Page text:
A manufacturer generally has to pay tax at every stage of production, as well on the final product.
Finance Minister Piyush Goyal on Saturday said that sanitary napkins will be fully exempted from Goods and Services Tax (GST), as compared with the existing 12 percent tax, a decision that is expected to make the product cheaper and affordable for women.
It may be good news for consumer activists and everyone who vehemently protested against the government’s decision to impose a high GST rate of 12 percent on the menstrual hygiene product.
Manufacturers, however, may have a different story to tell.
While the new rate will be effective from July 27, it may be too early to say if manufacturers will be in a position to pass on the benefit of lower tax to the consumers as they are busy doing the math to derive the revised price of the product.
Suhani Jalota, Founder and Chief Executive Officer (CEO) of MynaMahila Foundation, an entity which produces menstrual hygiene products, said that the government has responded in the right way by reducing GST on sanitary napkin but fully exempting it from tax is a surprising move.
“Manufacturers would have benefited if the Council had lowered GST to 5 percent instead of zero as most of the raw materials required to produce a sanitary napkin attracts 12 percent tax. Now, we will not be able to claim input tax credit (ITC),” Jalota said.
A manufacturer generally has to pay tax at every stage of production, as well on the final product. The biggest benefit of GST is that now the government refunds the entire tax it had collected on inputs or raw materials, provided the producer has paid tax on the final product.
As a result, no GST on the final product would mean that manufacturer of the sanitary napkin will not be able to claim tax credit.
Manufacturers fear that this may make the final product, sanitary napkin, in this case, more expensive.
Another executive at a sanitary napkin producing company said that zero percent tax on the product will make domestically manufactured sanitary napkins at a huge disadvantage as compared with imports, which will be zero rated.
“The decision will impact small manufacturers as they may not be able to compete with Chinese napkins as they can now be imported at a relatively cheaper cost,” the executive said, requesting anonymity.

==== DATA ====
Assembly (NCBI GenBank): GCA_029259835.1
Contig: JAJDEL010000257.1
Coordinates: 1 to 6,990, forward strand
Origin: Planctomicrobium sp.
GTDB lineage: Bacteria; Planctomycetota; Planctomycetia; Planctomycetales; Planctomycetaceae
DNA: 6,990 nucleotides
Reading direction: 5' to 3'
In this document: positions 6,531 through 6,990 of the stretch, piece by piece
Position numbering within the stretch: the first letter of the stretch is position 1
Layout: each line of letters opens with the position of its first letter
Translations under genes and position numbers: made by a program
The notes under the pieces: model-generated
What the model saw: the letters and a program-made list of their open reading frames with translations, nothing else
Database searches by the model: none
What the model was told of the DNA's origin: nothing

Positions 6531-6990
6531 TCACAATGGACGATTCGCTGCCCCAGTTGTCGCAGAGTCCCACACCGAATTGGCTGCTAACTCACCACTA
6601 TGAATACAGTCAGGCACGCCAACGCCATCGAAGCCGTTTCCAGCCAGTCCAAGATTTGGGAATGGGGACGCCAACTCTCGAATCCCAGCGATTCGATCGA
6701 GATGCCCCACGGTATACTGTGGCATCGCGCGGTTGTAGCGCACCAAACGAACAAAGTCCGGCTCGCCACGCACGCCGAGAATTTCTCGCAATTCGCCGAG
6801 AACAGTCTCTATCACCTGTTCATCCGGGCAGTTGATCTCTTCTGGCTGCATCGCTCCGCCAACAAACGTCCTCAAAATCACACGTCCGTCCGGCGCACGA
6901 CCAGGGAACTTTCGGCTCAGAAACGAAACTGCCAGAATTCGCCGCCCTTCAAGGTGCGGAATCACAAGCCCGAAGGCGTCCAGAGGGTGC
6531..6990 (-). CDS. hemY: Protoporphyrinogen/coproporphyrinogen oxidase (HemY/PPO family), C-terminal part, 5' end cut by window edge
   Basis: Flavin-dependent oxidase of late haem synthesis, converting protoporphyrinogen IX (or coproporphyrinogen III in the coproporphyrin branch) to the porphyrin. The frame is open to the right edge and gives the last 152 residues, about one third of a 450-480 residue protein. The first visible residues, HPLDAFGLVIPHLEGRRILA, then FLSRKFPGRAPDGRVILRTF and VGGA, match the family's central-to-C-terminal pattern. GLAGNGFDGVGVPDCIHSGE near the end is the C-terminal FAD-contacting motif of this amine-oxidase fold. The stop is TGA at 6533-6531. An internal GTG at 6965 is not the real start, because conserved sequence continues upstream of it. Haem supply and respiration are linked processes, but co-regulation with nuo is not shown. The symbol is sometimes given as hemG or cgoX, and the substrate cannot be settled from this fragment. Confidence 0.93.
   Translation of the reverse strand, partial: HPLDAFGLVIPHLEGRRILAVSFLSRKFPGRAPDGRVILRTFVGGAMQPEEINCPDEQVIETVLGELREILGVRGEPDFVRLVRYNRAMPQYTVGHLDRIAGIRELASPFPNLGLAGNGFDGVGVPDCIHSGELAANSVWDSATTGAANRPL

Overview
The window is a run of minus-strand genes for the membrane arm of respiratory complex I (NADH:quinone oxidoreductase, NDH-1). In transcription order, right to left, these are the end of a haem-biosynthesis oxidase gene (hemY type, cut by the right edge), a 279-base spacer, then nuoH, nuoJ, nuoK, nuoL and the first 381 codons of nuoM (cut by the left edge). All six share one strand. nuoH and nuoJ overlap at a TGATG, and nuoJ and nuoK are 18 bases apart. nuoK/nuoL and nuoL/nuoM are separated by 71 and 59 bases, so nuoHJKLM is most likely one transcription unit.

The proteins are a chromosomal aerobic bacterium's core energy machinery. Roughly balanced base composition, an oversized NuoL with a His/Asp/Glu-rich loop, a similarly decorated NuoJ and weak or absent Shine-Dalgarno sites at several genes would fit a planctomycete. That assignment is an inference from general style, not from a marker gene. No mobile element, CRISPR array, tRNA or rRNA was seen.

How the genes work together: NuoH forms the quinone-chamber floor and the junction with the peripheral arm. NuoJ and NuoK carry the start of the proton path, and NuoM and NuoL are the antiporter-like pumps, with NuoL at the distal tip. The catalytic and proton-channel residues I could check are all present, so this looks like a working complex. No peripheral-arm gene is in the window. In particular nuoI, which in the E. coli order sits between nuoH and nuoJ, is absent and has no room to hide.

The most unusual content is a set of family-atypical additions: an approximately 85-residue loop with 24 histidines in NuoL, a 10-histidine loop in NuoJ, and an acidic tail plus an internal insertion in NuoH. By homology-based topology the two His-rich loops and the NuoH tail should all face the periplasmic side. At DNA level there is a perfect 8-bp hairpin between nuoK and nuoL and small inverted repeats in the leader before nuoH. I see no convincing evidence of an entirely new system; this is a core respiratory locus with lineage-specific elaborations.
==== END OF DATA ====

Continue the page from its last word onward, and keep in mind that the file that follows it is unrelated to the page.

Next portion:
Tax experts believe that the Council’s decision to exempt the menstrual hygiene product from GST will definitely make it cheaper. In fact, manufacturers should be wary as not passing on the benefit of reduced tax can attract anti-profiteering actions from the government.
"Manufacturers of sanitary pads would need to compare the impact of the reduction in the output tax from 12% to zero with the likely reductions in the input tax credits and pass on the benefits to consumers so as to comply with the anti-profiteering provisions," MS Mani, Partner, Deloitte India, said.
Ironically, ten days after the implementation of GST on July 1 last year, the Finance Ministry had issued a statement explaining that tax incidence on sanitary napkins before and after GST is the same or less.
“In pre-GST, days, they attracted concessional excise duty of 6 percent and 5 percent VAT and, the pre-GST estimated total tax incidence on sanitary napkins was 13.68 percent. Therefore, a 12 percent GST rate had been provided for sanitary napkin,” the statement said.
Major raw materials for manufacturing sanitary napkins attract 12 percent and 8 percent tax.“If the GST rate on sanitary napkins were to be reduced from 12 percent to 5 percent, it will further accentuate the tax inversion and result in even higher accumulated ITC, with correspondingly higher financial costs on account of fund blockage and associated administrative cost of refunds, putting domestic manufacturers at even greater dis-advantage vis-à-vis imports,” the ministry had said.